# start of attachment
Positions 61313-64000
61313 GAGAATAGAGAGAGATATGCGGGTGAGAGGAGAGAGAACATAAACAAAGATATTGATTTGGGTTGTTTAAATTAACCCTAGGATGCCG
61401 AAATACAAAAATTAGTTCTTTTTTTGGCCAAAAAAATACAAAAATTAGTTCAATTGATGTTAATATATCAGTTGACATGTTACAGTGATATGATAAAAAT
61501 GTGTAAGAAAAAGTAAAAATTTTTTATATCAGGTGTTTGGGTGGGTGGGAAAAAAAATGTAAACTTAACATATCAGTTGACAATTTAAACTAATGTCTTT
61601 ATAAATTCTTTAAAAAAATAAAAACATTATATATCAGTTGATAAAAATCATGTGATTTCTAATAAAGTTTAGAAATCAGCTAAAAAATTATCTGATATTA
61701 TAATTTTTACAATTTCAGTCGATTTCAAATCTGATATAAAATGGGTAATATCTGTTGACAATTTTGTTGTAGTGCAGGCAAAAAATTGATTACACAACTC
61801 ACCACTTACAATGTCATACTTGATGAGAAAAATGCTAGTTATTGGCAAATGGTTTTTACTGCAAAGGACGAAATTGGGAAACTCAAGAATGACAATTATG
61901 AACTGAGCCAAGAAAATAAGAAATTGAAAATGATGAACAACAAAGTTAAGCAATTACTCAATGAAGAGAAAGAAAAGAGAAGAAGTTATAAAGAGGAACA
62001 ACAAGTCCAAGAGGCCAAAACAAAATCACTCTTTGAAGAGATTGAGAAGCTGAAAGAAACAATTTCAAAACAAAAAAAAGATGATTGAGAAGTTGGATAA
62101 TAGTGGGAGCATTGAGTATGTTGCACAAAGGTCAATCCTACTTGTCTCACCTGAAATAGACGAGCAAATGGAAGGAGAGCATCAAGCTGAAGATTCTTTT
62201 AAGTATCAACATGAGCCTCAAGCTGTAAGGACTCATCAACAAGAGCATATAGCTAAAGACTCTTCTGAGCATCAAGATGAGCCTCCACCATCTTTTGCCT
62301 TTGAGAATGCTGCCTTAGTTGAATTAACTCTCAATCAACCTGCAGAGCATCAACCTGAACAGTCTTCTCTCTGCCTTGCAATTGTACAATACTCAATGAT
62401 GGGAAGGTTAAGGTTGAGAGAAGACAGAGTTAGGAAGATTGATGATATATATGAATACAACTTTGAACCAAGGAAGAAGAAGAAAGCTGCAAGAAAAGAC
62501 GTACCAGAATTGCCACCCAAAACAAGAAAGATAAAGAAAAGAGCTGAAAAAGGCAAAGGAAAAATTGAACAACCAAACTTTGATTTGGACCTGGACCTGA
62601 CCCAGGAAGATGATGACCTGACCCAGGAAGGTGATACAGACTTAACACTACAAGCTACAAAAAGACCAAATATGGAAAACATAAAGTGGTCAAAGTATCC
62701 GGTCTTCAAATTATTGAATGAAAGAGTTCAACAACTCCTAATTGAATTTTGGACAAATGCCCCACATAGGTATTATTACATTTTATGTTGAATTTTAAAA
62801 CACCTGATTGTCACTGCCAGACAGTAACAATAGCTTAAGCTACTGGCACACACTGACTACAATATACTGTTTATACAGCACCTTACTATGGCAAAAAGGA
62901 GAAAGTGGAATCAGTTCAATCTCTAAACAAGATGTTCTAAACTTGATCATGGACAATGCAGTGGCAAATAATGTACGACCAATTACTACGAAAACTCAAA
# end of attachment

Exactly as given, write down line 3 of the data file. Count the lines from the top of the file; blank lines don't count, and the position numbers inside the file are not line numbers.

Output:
61401 AAATACAAAAATTAGTTCTTTTTTTGGCCAAAAAAATACAAAAATTAGTTCAATTGATGTTAATATATCAGTTGACATGTTACAGTGATATGATAAAAAT